Andrew M. Hersh, Zach Pennington, Daniel Lubelski, Aladine A. Elsamadicy, Nicolas Dea, Atman Desai, Ziya L. Gokaslan, C. Rory Goodwin, Wesley Hsu, George I. Jallo, Ajit Krishnaney, Ilya Laufer, Sheng-Fu Larry Lo, Mohamed Macki, Ankit I. Mehta, Ali Ozturk, John H. Shin, Hesham Soliman, and Daniel M. Sciubba

OBJECTIVE

Intramedullary spinal cord tumors (IMSCTs) are rare tumors with heterogeneous presentations and natural histories that complicate their management. Standardized guidelines are lacking on when to surgically intervene and the appropriate aggressiveness of resection, especially given the risk of new neurological deficits following resection of infiltrative tumors. Here, the authors present the results of a modified Delphi method using input from surgeons experienced with IMSCT removal to construct a framework for the operative management of IMSCTs based on the clinical, radiographic, and tumor-specific characteristics.

METHODS

A modified Delphi technique was conducted using a group of 14 neurosurgeons experienced in IMSCT resection. Three rounds of written correspondence, surveys, and videoconferencing were carried out. Participants were queried about clinical and radiographic criteria used to determine operative candidacy and guide decision-making. Members then completed a final survey indicating their choice of observation or surgery, choice of resection strategy, and decision to perform duraplasty, in response to a set of patient- and tumor-specific characteristics. Consensus was defined as ≥ 80% agreement, while responses with 70%–79% agreement were defined as agreement.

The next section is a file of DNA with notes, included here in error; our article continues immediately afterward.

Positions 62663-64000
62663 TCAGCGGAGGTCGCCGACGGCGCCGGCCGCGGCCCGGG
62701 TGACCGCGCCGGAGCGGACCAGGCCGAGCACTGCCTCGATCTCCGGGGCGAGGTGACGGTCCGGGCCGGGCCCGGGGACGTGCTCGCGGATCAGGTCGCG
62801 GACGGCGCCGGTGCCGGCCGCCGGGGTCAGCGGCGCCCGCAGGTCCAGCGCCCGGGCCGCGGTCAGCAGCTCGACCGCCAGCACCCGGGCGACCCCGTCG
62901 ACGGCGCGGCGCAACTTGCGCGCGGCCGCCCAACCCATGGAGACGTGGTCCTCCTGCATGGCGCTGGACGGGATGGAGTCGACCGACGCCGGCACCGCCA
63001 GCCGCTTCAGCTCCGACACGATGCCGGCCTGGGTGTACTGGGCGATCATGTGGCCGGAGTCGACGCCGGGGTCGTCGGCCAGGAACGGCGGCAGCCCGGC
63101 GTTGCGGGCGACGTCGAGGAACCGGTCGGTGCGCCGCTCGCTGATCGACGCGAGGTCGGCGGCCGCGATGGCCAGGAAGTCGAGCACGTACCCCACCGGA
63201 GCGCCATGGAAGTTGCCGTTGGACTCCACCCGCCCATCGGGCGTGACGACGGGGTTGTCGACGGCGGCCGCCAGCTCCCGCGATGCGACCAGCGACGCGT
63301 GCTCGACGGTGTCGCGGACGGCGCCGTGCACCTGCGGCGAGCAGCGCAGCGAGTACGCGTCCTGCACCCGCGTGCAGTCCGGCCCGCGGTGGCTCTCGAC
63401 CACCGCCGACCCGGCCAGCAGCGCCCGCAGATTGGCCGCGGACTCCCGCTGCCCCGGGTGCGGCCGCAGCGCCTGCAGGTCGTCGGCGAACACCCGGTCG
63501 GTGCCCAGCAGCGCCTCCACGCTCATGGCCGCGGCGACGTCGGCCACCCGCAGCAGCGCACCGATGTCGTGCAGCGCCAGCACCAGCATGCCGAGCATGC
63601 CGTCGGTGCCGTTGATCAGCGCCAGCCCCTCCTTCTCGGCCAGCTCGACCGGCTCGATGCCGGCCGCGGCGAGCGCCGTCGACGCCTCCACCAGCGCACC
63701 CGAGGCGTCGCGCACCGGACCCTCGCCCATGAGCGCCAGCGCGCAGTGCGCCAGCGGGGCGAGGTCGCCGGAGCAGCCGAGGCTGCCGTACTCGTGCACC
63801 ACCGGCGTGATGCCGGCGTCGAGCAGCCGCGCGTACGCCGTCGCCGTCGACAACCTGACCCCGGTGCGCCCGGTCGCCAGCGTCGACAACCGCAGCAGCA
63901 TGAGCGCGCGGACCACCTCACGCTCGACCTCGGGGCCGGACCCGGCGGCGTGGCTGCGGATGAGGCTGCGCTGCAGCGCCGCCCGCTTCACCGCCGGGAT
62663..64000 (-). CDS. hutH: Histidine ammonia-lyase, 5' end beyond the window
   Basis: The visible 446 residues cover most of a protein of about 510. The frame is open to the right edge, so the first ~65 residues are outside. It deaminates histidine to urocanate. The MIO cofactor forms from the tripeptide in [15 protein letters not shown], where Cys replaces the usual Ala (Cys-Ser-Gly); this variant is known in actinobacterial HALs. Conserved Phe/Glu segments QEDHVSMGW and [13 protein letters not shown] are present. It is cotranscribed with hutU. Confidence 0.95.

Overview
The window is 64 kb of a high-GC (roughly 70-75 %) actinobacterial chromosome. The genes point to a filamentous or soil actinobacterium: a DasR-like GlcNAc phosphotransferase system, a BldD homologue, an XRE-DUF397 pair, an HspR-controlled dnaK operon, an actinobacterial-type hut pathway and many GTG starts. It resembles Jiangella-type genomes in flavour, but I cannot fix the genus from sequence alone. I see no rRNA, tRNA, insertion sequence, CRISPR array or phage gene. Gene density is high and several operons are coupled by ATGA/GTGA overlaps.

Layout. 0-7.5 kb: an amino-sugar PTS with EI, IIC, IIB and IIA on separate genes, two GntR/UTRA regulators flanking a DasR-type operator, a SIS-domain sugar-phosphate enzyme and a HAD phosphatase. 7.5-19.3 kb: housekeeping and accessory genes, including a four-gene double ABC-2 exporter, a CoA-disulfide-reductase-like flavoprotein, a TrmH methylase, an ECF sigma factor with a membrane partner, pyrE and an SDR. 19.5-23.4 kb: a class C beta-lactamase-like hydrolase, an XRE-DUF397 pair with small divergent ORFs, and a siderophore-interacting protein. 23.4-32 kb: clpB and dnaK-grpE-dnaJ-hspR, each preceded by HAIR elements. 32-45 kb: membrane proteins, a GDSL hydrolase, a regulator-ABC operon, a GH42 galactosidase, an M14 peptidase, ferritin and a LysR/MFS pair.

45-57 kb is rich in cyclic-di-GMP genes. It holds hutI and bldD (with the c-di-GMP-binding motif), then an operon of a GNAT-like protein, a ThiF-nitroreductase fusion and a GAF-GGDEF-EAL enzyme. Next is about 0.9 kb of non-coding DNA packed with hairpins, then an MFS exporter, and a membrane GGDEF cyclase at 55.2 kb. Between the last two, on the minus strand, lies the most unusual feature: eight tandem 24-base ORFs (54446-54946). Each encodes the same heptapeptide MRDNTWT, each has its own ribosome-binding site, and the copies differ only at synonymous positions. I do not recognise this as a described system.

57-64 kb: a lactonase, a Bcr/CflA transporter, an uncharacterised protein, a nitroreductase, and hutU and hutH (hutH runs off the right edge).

RESULTS

Thirty-six total characteristics were assessed. There was consensus favoring surgical intervention for patients with new-onset myelopathy (86% agreement), chronic myelopathy (86%), or progression from mild to disabling numbness (86%), but disagreement for patients with mild numbness or chronic paraplegia. Age was not a determinant of operative candidacy except among frail patients, who were deemed more suitable for observation (93%). Well-circumscribed (93%) or posteriorly located tumors reaching the surface (86%) were consensus surgical lesions, and participants agreed that the presence of syringomyelia (71%) and peritumoral T2 signal change (79%) were favorable indications for surgery. There was consensus that complete loss of transcranial motor evoked potentials with a 50% decrease in the D-wave amplitude should halt further resection (93%). Preoperative symptoms seldom influenced choice of resection strategy, while a distinct cleavage plane (100%) or visible tumor-cord margins (100%) strongly favored gross-total resection.

CONCLUSIONS

The authors present a modified Delphi technique highlighting areas of consensus and agreement regarding surgical management of IMSCTs. Although not intended as a substitute for individual clinical decision-making, the results can help guide care of these patients. Additionally, areas of controversy meriting further investigation are highlighted.